1-4. Street Resurfacing in Linden Hills and Ventura Village, plus three blocks of 1st St S This meeting contained public hearings on street resurfacings reported here earlier. The owners of 25 properties on or near Linden Hills Blvd will be removed from the assessment list because they were assessed in the late 90s when that street was resurfaced by the Park Board. One of the fun things about having two independent governmental bodies with the same jurisdiction is that they have decided on different assessment methods, which means that often properties get assessed twice when they are near projects conducted by each body. In this case, CM Hodges asked the City Council to benevolently wipe the assessment burden of affected properties.
5. 33rd Ave SE Street Reconstruction Project (Como Ave SE to E Hennepin Ave) There was also a public hearing on a (re)construction of 33rd Ave SE, an industrial street on the east side that was featured in an excellent Whistleblower article in the Star Tribune on July 4th, 2010 (it seems to no longer be available through startribune.com, but if you have a Hennepin County Library card you can use their NewsBank subscription to read it). 33rd represents a quarter-mile of the 6 miles of roadways in Minneapolis that have never been paved, and are referred to as oiled dirt – in what the Simpsons might call the American way, they’ve just patched over the dirt surface whenever the road gets a bit rough (which seems to be quite often). James Eli Shiffer reported that the day after he visited the City patched 33rd with 17 tons of asphalt, so you’d think that at some point it may be more efficient to just construct the road.
6. Agreement for Delegated Authority on Federal Aid Projects I guess the theme of this meeting is Fun with Overlapping Levels of Government. The City has an agreement with MnDot, which receives and redistributes funds (known as pass-through) when the City gets Federal money for projects. It has changed in ways that no one will care about.
7. Transportation Management Organization (TMO) Executive Committee Kevin Lewis, Katie Viere, and Jim Durda are joining the Downtown TMO board. They all are employees of commercial property management companies, except for Mr Lewis, who is Executive Director of BOMA, a trade association for commercial property management companies.
8-9. Block Event Permits for two Cinco de Mayo parties The anniversary of the Mexican victory over the French at the Battle of Puebla in 1862 is especialmente feliz in Minneapolis, where we get two block parties to celebrate – one on May 5th at Bloomington and Lake and another on May 6th at Portland and Lake.
10. Bid Approvals Aplenty First off, Blacktop Repair Service Inc’s bid of $162,220 for trail seal-coating and up to 7500 lineal feet of crack filling was approved. Sorry to let you down, dear readers, but I was unable to ascertain which trails are being seal coated. Hopefully all of them. Second, Ti-Zack Concrete Inc will be paid a cool $2.8m to construct sidewalks, curb and gutter, alley and drive approaches on City projects this year. Lastly, Belair Builders will be handling that quarter-mile construction of 33rd Ave SE referred to in Item 5 above, charging $485,446.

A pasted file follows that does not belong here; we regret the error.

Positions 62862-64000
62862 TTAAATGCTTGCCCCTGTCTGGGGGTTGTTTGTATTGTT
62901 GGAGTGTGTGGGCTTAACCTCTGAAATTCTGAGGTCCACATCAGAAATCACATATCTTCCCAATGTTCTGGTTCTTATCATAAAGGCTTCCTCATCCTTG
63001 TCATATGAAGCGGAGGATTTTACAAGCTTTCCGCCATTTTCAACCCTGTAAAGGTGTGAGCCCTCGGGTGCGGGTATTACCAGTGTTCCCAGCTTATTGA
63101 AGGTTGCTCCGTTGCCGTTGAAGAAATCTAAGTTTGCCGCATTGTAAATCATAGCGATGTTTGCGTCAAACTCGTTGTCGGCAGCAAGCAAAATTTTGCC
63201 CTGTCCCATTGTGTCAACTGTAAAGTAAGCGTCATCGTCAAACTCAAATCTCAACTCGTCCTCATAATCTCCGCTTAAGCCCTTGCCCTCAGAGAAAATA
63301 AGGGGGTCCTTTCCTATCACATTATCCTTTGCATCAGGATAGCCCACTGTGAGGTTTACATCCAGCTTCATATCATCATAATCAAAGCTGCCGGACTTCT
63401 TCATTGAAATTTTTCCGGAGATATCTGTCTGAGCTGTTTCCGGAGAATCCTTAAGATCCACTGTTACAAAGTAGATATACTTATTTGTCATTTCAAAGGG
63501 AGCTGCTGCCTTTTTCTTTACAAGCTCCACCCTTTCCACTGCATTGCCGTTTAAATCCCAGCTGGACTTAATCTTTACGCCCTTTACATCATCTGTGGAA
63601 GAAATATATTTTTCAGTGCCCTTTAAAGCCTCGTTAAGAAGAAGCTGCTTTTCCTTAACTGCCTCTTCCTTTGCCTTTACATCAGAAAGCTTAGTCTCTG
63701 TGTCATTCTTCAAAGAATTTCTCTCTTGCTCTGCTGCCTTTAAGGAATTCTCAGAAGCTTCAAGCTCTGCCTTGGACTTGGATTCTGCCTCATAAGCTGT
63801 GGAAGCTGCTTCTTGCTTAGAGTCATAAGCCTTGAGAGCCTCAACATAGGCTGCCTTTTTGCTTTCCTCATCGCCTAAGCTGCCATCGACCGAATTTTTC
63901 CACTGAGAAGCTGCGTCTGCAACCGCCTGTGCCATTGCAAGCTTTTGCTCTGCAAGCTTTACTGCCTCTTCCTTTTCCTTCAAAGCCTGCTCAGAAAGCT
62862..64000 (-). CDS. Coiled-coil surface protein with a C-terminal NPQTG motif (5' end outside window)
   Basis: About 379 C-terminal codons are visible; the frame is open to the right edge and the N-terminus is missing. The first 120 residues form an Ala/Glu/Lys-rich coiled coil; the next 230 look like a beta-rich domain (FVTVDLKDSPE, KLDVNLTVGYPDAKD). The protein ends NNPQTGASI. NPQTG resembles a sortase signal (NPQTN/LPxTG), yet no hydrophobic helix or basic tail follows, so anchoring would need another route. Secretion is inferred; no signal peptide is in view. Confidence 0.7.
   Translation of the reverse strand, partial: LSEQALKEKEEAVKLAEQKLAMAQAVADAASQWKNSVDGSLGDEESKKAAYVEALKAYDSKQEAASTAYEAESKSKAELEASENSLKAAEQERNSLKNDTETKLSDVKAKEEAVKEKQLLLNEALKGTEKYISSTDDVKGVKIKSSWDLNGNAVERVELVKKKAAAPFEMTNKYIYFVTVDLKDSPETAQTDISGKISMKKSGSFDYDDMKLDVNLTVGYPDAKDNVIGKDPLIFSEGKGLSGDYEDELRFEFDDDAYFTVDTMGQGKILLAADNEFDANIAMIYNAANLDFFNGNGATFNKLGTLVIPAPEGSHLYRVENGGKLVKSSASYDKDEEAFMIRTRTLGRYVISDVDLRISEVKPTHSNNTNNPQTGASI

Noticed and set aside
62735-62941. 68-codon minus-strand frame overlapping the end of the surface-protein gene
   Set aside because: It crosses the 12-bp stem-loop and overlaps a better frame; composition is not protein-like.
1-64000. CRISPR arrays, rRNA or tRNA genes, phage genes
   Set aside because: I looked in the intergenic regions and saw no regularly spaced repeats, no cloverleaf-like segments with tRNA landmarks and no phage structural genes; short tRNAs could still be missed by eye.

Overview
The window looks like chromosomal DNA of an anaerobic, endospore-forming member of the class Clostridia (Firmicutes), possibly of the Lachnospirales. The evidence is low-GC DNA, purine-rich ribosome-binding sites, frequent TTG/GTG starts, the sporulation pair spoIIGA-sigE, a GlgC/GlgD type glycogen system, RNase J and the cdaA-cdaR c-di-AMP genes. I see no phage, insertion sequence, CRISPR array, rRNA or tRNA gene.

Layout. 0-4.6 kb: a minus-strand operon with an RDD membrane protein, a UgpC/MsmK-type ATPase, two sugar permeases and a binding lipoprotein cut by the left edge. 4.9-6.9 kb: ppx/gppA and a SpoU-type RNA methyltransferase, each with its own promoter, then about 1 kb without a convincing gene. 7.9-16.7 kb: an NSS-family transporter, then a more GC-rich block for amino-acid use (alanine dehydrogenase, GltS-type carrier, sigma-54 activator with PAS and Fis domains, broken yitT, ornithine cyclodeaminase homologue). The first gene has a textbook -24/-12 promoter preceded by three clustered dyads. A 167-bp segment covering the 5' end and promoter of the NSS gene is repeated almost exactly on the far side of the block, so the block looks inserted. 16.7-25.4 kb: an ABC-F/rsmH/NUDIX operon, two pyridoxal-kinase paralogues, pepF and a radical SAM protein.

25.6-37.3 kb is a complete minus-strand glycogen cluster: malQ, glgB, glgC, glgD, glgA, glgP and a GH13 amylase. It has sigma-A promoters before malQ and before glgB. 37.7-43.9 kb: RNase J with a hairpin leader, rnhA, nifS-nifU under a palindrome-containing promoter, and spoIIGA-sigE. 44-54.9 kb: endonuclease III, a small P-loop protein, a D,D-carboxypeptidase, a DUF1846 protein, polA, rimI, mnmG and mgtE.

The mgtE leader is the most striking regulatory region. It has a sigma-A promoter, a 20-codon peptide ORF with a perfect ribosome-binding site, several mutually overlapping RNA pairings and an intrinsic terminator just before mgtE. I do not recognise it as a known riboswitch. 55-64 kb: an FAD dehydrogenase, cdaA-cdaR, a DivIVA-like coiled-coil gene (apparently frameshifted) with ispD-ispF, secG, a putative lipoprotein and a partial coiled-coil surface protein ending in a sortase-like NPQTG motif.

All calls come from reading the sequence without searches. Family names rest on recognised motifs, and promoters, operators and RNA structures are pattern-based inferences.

11. Restrictions on Plastic Bags for Yard Waste Collection The state has made it illegal to put yard waste like leaves and grass clippings in plastic bags (see MinnPost’s coverage here). This was done because, by law, yard waste can’t go to landfills, but apparently plastic flecks make for bad compost. So just do your part and use one of those flimsy compostable bags without too much grumbling ok? Actually they give you the option of using a 33-gallon trash bin with sturdy handles, which they’ll empty and leave for you, which will work fine if you have half a dozen 33-gallon trash bins and a way to attach them to your curb so they won’t blow all over after being emptied.
12. Cedar Ave Sidewalk Reconstruction and Lighting (from the West Bank Central Corridor Light Rail Station to I-94) In case you’ve never walked on Cedar in the West Bank, the venerable Joe Bernard has put together a presentation that shows what a mess the sidewalks are, as well as a map of all the properties that could be developed if the sidewalks weren’t such a mess. The $700k of improvements, paid for by the City, Hennepin County, and the Central Corridor project, are welcome; they will remove the safety hazard posed by uneven pavements and missing pavers. The improvements do not represent, however, a long-term improvement in walkability. Maybe suburbanites will better understand the reprehensible situation for Cedar Ave pedestrians by imagining a two-lane 35W or a Lindbergh Terminal with only one concourse; there just isn’t enough room for all the people who want to walk here. But hey, I’ll take new pavement in the meantime. According to the RCA “inconsistently maintained”, “non-standard” paving materials will be replaced with “standard” materials; I’m not sure if that means plain concrete or stamped concrete.
13. Bottineau Transitway Draft Environmental Impact Statement MinnPost again has good coverage of this issue; see my last TPW summary for background. I’ll give away the ending: the Council agreed to an LRT alignment down Olson Hwy and through Wirth Park, but cleverly made their agreement conditional on the County and Met Council’s investment in North Minneapolis, “potentially including” a streetcar on West Broadway, Emerson/Fremont or Penn. I don’t think this is the last we’ll be seeing of Bottineau…